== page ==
Prerequisites:  English I, II, and American Literature (or another junior level English course)

Pre-Advanced Placement English I will include all elements of English I, though the components will be covered more rapidly and thoroughly, allowing for more pieces of literature to be reviewed and more of the finer details of grammar to be mastered.

Prerequisites: Approval by the Department and Academic Dean

Pre Advanced Placement English II will include all aspects addressed in the Standard English II course except that the units will be covered more rapidly and thoroughly. Students will also read and analyze epic poetry, learn the advanced literary terms necessary for Advanced Placement literary analysis, and focus on the skills necessary to produce well-written essays in a timed situation. A study of comma rules will reinforce grammar terms and good sentence structures learned in previous years. Grammar review will focus on preparing students for ACT and SAT testing.  Vocabulary and independent reading skills will be advanced. 

Prerequisites:  English I and Approval by the English Department and Academic Dean

Journalism is an English department elective open to students in grades 10-12. The course includes instruction in and practice on various writing skills such as news, features, editorials, columns, review, and sports writing. Students will practice and examine advertising, photography, computer layout, editing and business management of school publications. The student newspaper, the Periscope, and the yearbook, the Pax, serve as laboratories for the practice of the skills taught.

Prerequisite:  PAP English I or equivalent

Advanced Placement English Literature and Composition is a course for students who wish to pursue college-level studies while in high school. It is open to seniors who meet the prerequisite requirements. It is a course in the in-depth reading of and writing about texts drawn from multiple genres, periods, and cultures. Students will learn to read deliberately and thoroughly, taking time to understand a work’s complexity, to absorb its richness of meaning, and to analyze how that meaning is embodied in literary form. Students will consider the social and historical values a text reflects and embodies. Students will develop close reading skills that involve the three key elements of experience, interpretation, and evaluation of a literary text. Writing assignments will focus on the critical analysis of literature and will include expository, analytical, and argumentative essays. The goal of writing assignments is to increase students’ abilities to explain clearly, cogently, and elegantly, what they understand about literary works and why they interpret them as they do. Writing about literature involves making judgments about its artistry and exploring its underlying social and cultural values through analysis, interpretation, and argument (AP English Literature and Composition Course Content Guide). The course alternates with AP English Language and Composition.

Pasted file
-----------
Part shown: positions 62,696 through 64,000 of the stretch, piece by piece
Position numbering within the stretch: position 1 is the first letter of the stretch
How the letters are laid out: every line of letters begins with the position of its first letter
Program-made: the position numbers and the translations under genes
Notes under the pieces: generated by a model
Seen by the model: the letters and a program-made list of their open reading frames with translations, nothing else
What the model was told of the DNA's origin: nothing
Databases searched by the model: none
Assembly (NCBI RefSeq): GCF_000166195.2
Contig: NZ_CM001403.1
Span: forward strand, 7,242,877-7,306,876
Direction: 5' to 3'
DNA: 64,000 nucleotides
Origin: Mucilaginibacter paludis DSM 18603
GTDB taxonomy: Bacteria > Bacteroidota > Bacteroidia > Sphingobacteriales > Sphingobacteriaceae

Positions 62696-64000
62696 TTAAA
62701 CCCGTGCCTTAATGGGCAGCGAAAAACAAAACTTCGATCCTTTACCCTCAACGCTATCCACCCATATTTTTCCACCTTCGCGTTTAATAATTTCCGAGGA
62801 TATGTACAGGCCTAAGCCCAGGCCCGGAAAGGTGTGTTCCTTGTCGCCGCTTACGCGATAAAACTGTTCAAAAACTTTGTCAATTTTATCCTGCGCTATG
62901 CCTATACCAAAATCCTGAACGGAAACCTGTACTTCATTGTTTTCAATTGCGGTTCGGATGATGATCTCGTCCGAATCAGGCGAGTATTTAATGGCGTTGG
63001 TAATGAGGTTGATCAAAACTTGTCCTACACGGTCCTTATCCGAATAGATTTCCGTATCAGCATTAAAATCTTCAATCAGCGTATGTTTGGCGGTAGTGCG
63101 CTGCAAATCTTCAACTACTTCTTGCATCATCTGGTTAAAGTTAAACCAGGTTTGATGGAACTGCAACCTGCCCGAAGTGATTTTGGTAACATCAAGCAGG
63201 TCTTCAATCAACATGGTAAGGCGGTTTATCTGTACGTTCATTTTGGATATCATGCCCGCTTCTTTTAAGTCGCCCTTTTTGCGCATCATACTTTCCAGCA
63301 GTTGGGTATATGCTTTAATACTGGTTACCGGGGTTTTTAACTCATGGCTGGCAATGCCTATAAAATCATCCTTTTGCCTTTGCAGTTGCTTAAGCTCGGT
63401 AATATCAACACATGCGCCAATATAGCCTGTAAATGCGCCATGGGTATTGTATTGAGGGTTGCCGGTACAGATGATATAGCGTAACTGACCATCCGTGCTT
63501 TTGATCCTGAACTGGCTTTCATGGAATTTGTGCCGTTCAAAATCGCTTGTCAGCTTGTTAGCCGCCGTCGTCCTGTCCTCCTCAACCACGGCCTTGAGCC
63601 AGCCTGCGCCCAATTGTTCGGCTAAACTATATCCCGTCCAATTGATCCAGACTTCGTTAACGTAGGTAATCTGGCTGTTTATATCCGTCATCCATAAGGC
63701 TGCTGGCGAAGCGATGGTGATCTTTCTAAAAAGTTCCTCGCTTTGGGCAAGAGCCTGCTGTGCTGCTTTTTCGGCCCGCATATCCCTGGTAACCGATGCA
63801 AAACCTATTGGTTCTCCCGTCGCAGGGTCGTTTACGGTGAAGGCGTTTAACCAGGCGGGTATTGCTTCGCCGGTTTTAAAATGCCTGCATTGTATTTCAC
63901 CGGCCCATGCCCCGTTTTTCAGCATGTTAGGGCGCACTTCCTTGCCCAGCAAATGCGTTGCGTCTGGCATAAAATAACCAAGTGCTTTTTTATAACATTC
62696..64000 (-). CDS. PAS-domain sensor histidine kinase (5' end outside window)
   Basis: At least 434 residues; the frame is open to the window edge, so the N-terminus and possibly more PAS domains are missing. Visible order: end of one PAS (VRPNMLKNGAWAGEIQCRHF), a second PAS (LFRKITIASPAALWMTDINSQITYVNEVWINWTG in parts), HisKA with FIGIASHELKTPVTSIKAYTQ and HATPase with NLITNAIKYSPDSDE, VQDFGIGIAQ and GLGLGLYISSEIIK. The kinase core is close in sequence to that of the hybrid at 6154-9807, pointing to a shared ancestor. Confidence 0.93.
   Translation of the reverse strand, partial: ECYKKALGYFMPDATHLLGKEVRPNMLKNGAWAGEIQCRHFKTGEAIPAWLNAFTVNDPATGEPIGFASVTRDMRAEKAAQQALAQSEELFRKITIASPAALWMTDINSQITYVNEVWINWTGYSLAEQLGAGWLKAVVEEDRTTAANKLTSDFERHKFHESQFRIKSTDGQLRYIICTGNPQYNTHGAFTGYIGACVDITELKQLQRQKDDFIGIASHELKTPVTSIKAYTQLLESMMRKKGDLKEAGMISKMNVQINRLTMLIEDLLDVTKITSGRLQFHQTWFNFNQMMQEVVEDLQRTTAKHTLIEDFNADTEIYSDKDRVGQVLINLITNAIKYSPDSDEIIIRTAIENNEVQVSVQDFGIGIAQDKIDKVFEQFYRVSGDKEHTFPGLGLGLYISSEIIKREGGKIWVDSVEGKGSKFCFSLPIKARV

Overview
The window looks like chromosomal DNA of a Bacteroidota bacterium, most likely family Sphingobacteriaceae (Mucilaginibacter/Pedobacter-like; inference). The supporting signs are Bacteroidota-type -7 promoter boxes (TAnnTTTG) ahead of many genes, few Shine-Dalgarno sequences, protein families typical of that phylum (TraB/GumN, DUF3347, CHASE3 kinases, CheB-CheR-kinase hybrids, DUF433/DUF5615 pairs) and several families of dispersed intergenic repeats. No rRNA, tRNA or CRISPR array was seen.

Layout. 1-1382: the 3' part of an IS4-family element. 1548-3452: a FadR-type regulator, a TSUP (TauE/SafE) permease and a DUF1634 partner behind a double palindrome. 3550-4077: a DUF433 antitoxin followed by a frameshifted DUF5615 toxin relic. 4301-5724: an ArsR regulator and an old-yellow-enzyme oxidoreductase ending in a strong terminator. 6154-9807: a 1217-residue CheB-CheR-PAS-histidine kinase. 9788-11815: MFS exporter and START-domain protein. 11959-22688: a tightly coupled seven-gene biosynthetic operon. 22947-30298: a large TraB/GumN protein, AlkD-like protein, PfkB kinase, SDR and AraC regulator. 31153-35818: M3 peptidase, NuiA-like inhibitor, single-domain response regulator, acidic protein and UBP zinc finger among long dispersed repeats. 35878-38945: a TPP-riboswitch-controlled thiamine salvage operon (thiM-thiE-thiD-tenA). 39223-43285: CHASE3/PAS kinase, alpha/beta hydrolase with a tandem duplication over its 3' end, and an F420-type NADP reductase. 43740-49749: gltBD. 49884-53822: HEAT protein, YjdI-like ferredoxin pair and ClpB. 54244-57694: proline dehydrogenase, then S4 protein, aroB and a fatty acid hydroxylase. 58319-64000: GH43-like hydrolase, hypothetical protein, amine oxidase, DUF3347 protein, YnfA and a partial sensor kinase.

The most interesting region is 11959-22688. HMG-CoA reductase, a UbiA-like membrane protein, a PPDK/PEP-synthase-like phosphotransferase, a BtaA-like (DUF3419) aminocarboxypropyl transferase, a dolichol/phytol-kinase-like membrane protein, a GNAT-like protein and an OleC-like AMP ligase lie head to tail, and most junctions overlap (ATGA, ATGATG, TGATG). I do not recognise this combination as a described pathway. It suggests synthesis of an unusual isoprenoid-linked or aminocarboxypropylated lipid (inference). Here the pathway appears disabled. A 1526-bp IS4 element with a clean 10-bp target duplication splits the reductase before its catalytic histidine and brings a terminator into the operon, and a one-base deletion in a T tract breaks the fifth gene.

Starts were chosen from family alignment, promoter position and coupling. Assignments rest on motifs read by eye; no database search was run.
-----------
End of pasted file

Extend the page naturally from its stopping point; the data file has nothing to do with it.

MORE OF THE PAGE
Prerequisites:  Approval of the Department and Academic Dean

Advanced Placement English Language and Composition is a course for students who wish to pursue college-level studies while in high school. It is open to juniors who meet the prerequisite requirements. It is a course in reading non-fiction and in the effective analysis and utilization of both oral and written language. The course allows students to write in a variety of forms—narrative, exploratory, expository, argumentation—and on a variety of subjects from personal experience to public policies, from imaginative literature to popular culture. The course will emphasize the expository, analytical, and argumentative writing that forms the basis of academic and professional communication as well as the personal and reflective writing that fosters the development of facility in any context; its purpose is to enable students to read complex texts with understanding and to write prose of sufficient richness and complexity to communicate effectively with mature audiences (AP English Language and Composition Course Guide). The course alternates with AP English Literature and Composition.

Prerequisites:  Approval of the Department and Academic Dean

 

Composition I is a one-semester concurrent credit course (in partnership with Arkansas Tech University) which is a review of grammar, introduction to research methods, and practice in writing exposition using reading to provide ideas and patterns. A student must achieve a C in the course to earn college credit.

Prerequisites: A minimum score of 19 on ACT reading and English or equivalent SAT; admission to Arkansas Tech University; Approval of the Department and Academic Dean.

Composition II is a one-semester concurrent credit course (in partnership with Arkansas Tech University) which is a continuation of Composition I with readings in poetry, drama, and fiction. A “C” in the course earns college credit.

Prerequisites: Composition I, Approval of the Department and Academic Dean.

Southern Literature is an elective course taken in the junior or senior year.  It focuses on the literature of Southern writers such as Faulkner, O’Connor, Welty, Twain, and others. Students will write several analysis papers. A research project will emphasize note taking and use of sources within a text to avoid plagiarism.